Right in the centre - Better information needed


By Ken Waddell

Neepawa Banner & Press

think we need to realize that the COVID-19 situation is real, but it shouldn’t be as scary as the media and government make it out to be. To listen to the media, one would assume that the world is coming to an end very soon. The world is not coming to an end, at least not due to C-19 or Donald Trump or Justin Trudeau.

Most people realize that COVID-19 is a flu that can be fatal, but usually only to people who are already sick. People can get it without symptoms and at the other extreme, relatively healthy people have been known to die. C-19 is a serious situation, for sure, but some perspective is needed, perspective more than fear.

Manitoba stats show that there have been eight C-19 deaths since it became apparent in March of this year. Over a 20 year average, around 10,000 people die of all causes per year. It’s actually closer to 11,000 deaths per year in 2019, as the population grows. So even if the C-19 death rate continues, the number of deaths due to COVID-19 is still very, very small in Manitoba.

To the credit of the Manitoba government, Manitoba Health and all Manitobans, C-19 has been handled pretty well.

Manitoba has benefited from being fairly thinly populated, even sparsely populated in many areas. Our care homes are pretty well run and they know how to handle a flu outbreak. The C-19 events will no doubt sharpen the focus on how to best care for the elderly and vulnerable. Borders should be kept closed for travel to and from C-19 hotspots for a while longer. That makes sense.

In Manitoba, events should be allowed, with precautions. Schools and universities should be fully opened up. In my opinion, it’s silly to anticipate that students should have to wear masks. Washing hands is good, not being in each other’s face (literally) is also a good thing. Stay home if you are sick and if a parent doesn’t have care available at home for a sick kid, then there needs to be arrangements in the workplace so a parent can stay home if at all possible.

I do wish that the official C-19 reporting was more precise, but let it be first said that no matter how many C-19 cases are reported, it’s the hospitalizations that really matter. The number of cases in Manitoba that have been hospitalized has been minimal. The number of positive tests per 100 tests has been minimal.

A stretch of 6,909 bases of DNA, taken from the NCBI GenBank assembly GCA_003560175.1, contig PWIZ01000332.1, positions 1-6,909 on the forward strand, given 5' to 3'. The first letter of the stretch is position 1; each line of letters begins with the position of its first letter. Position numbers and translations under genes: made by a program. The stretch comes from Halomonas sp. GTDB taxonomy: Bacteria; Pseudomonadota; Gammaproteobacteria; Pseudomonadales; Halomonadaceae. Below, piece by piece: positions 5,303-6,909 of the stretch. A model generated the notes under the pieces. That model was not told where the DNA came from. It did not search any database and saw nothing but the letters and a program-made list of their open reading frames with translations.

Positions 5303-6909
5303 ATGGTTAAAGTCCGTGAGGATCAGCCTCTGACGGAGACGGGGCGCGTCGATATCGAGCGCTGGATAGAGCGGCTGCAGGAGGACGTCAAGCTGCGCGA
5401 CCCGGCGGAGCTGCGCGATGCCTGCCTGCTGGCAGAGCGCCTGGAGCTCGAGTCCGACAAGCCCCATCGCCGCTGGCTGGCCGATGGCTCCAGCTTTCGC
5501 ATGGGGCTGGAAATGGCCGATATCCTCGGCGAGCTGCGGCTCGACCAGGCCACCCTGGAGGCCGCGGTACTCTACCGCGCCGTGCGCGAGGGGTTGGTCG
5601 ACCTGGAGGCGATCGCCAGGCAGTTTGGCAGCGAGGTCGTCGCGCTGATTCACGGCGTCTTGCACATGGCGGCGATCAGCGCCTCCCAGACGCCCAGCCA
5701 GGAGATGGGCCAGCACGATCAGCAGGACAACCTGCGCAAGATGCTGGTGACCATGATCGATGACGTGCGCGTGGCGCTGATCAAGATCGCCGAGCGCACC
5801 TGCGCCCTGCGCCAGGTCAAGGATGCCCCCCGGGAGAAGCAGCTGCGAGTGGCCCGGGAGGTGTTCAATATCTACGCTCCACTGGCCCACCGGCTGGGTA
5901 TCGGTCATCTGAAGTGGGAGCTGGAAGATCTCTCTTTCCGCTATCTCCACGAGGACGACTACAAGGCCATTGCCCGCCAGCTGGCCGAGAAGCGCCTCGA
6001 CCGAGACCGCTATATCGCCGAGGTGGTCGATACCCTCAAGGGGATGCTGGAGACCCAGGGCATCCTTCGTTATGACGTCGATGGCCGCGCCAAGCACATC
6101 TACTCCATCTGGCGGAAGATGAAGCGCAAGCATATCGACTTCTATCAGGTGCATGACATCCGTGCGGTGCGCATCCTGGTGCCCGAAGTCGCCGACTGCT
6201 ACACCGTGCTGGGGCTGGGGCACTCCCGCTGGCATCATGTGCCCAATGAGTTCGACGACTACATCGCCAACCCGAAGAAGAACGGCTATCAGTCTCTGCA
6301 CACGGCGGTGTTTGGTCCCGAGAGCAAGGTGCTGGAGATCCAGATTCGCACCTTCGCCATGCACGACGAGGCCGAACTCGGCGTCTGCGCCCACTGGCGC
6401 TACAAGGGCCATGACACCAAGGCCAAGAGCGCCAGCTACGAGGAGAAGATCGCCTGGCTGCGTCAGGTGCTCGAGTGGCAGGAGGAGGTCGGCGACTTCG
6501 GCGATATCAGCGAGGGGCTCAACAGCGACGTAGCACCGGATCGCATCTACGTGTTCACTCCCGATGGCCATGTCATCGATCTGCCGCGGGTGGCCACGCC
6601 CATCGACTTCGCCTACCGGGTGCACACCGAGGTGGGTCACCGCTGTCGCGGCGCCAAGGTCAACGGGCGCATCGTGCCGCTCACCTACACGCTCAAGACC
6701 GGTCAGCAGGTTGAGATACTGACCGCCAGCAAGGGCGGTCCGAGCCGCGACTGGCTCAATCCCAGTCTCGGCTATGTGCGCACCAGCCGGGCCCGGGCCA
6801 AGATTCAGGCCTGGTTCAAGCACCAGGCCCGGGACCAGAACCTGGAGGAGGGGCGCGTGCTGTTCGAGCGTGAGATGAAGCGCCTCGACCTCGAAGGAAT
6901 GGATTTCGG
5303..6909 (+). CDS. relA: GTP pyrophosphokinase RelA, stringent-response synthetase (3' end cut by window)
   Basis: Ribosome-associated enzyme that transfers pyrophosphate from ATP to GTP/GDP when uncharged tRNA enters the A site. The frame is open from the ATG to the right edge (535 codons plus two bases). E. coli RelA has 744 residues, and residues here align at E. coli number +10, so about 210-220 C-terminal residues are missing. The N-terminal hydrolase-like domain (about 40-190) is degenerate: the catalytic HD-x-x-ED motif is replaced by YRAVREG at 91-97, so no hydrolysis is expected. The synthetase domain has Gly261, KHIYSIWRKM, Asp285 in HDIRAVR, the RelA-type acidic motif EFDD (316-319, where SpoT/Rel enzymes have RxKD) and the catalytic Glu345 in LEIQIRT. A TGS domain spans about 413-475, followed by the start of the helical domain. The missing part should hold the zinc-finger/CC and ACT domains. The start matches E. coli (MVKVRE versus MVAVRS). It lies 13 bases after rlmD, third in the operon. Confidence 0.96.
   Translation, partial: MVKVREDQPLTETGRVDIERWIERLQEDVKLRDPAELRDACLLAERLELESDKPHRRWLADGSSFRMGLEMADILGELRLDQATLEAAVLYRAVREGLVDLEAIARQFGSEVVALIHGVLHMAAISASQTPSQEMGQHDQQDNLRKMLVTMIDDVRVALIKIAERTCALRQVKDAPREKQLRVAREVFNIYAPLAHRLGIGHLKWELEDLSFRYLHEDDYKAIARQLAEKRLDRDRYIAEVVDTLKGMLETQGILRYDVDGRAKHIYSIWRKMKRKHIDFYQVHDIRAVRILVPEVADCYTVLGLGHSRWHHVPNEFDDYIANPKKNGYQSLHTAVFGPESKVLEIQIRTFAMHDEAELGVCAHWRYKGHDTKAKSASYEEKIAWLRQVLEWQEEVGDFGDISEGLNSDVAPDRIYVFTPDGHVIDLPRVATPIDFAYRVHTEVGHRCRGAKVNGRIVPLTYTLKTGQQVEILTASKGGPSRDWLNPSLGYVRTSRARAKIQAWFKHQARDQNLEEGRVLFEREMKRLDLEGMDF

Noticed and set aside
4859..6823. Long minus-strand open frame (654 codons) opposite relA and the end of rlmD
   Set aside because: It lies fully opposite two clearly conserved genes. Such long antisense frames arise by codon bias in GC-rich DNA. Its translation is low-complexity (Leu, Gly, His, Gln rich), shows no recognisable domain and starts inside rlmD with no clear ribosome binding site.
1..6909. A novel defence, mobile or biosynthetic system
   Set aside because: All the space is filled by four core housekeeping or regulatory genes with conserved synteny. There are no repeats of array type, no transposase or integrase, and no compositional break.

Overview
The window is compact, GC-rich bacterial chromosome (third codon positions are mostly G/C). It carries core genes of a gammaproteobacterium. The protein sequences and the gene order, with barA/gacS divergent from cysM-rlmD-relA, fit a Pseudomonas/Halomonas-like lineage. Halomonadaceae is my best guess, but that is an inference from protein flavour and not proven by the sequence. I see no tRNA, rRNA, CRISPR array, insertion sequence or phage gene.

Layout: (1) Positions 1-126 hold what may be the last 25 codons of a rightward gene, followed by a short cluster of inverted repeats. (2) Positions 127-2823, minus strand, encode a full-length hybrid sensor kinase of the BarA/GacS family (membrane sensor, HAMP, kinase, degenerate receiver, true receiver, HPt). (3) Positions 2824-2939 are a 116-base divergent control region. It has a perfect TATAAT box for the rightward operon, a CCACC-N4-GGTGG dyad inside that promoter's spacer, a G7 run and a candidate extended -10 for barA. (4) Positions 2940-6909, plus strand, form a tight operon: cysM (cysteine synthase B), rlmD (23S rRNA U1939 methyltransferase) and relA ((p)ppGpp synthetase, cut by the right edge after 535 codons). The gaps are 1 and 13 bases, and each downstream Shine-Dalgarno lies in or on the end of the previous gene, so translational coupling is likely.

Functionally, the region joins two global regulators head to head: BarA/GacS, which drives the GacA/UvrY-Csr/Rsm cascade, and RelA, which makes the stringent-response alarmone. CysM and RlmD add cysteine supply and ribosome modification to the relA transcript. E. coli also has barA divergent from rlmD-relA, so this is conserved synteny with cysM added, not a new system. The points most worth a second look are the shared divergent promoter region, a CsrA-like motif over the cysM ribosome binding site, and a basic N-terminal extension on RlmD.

What is needed is location. The province screwed up a bit by not saying where cases were located. That should have been done from the outset. To say that a case happened in Prairie Mountain Health Region is silly. PMH stretches from the US border to Swan River and from Arden to the Saskatchewan border. It would have been much better to announce where cases actually happened. If, for example, a case happened in Reston, there is little need for anyone from Dauphin to be concerned about possible contact.

When a PMH case was announced, everyone was placed into fear mode and that was unnecessary. Some businesses have been named and that may be helpful so that people who might have had contact can be on the alert for symptoms. Instead of naming some businesses and some Hutterite colonies, the province should have named every case location by town.

I have a lot more faith in the so-called herd immunity than I do in a potential vaccine. We know that people do build up immunity to viruses. What should be questioned is how effective are flu vaccines. Reports on their effectiveness varies greatly. Vaccine development is a game of guesswork at best.

C-19 is by no means the biggest threat to life, not even close. It’s time to do all that is practical, but the current over-reaching is not always helpful. It is actually proving to be harmful in many cases, be it medically or psychologically.

Disclaimer: The writer serves as a volunteer chair of the Manitoba Community Newspaper Association. The views expressed in this column are the writer’s personal views and are not to be taken as being  the view of the MCNA board or Banner & Press staff.